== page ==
Older Sibling (may be young or old): Older siblings see tasks and the emotional tensions that accompany them as separate and distinct. These go-with-the-flow work family members find great humor in how others internalize work issues and respond to perceived slights.

Younger Sibling (may be young or old): While the younger sibling often worries about being taken seriously, they are most comfortable when the family is together, happy and having fun. In some ways competing for attention, the siblings share a special bond and often share a private laugh at how the rest of the family acts.

Family Pet (can be anyone or any role): The family pet, while loved, is a productive outcast whose view of the world simply doesn’t align with the rest of the team. CAUTION: If you don’t know who the family pet is in your work family…. IT’S YOU!

Crazy Aunts & Uncles (mid to senior level): Crazy aunts and uncles will conjure up occasional moments of focus and lucidity. They’ll lay down the law and enforce the rules one minute and in the next, they’ll switch to an unrelated topic and break the very rules they’d set.

Disconnected Grand-People (can be any age): Unquestionably successful, the results of their efforts are all around them. Their big-thinking habits and unrelenting drive have made it difficult for them to relate to the rest of the family, causing them to seem disinterested and bored.

So which one are you? Or are there other roles I’ve missed?

Regardless of the role you play, you and your work family are in what Robert Di Nero (Meet the Parents/Meet the Fockers) called, the Circle of Trust and you don’t want to leave that circle, because once you are out…

Stay in our inner circle by sharing your thoughts and insights directly with me at jeff@jeffkaplan.com.


Happy Dependence Day! (Flashback Friday 2015)

In the U.S.A. it’s time for hot dogs, fireworks and a long weekend of summer celebration.

While we collectively give thanks for our independence, it’s also a good time to reflect on how much we depend on others for our own success.

Why is it you speak your native language?
It’s very likely because that’s the language spoken by the people around you as a child.

Why do listen to certain kinds of music?
It’s likely that some people influenced what music you like and others (read as your kids) probably influenced what music you don’t like.

We are inexorably linked to those around us…

So what better time than Independence Day to celebrate our interconnected dependence?

Whether you are here in the states, or somewhere else in the world, take a moment this weekend to connect and reconnect.

  1. Connect: Send a short note or make a call to someone that’s helped you along the way and offer your appreciation. Your message will brighten the day of the person you are connecting with and help make a strong relationship even stronger.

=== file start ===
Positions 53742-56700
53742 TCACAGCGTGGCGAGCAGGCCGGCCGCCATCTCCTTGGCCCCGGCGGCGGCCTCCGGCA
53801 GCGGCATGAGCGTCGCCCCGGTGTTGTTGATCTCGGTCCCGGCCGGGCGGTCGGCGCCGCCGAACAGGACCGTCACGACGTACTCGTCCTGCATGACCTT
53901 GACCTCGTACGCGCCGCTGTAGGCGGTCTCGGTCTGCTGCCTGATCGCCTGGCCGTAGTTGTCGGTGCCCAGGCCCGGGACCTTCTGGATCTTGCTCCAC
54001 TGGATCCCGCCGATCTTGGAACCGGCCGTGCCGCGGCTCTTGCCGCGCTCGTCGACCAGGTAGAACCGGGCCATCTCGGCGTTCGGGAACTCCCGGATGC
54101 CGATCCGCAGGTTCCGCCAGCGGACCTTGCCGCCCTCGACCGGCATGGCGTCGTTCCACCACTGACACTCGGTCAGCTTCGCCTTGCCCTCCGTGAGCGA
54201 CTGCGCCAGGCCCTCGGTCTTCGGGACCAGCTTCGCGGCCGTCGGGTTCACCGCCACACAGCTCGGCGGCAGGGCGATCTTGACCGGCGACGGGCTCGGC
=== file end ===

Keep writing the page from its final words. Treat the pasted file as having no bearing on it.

2. Reconnect: Can you think of someone you really care about that you haven’t connected with in a while? Just writing this question spurs a series of names for me (Rachael, Gary, Derek, JP, Martin…). Reach out! Let that person know, that even though it’s been a while, he or she is on your mind. There’s no better time like the present to erase the time and distance between you and an old friend. Remember not to celebrate too much, reach out too late in the evening, or make a questionable decision on whom to call or what to say…keep it light, positive and drama free…

Here’s to a productive, profitable and healthy second half of 2015 (and now 2016)!



His Royal Purple-ness… Lessons from a Musical Master: Why Our Relationship with Work is Broken (Part 6)

On April 21, 2016 the world lost one of its most gifted musicians and performers. While Prince and his music helped define my generation, I will remember him as much for his keen intellect as for his hypnotic and sometimes naughty lyrics.

Prince’s life reflected the human connections that were the subjects of his work. Not only did he value relationships, he was purposeful about creating a strong RELATIONAL CORE (the 5 relationships critical to personal and professional success).

Without a strong relational core you won’t have the constant and candid feedback and self-awareness to develop a healthy and confident relationship with work.


Mentor– Do you have a mentor?…someone to help you develop the skills necessary to succeed in what you do and take you to the next level?

Princely Advice: A mentor is NEVER someone on your payroll.

Sponsor– Key to the development of your success story, a sponsor is someone publicly committed to advancing your career. Sponsors may or may not be in your organization, but they are in a position to help promote you as a brand and they’ve committed to doing just that.

Purple Promoter: Owen Husney signed an unknown 17 year old musical prodigy, set up his first demo and created his first press kit…

Peer– No one knows what you are going through like someone else that’s going through it too! Developing relationships with your peers is an invaluable developmental resource. One you shouldn’t pass up.

Pur-ennial Collaborator: Prince co-created and performed with peers like Madonna, Stevie Nicks, Morris Day, Sheena Easton, Tom Petty and Lenny Kravitz…

Mentee– One of the most valuable and overlooked relational categories, reaching out to mentees is a must! No matter your age or stage, you have something to offer — some experience, some knowledge and some relationships that is high-value to someone else.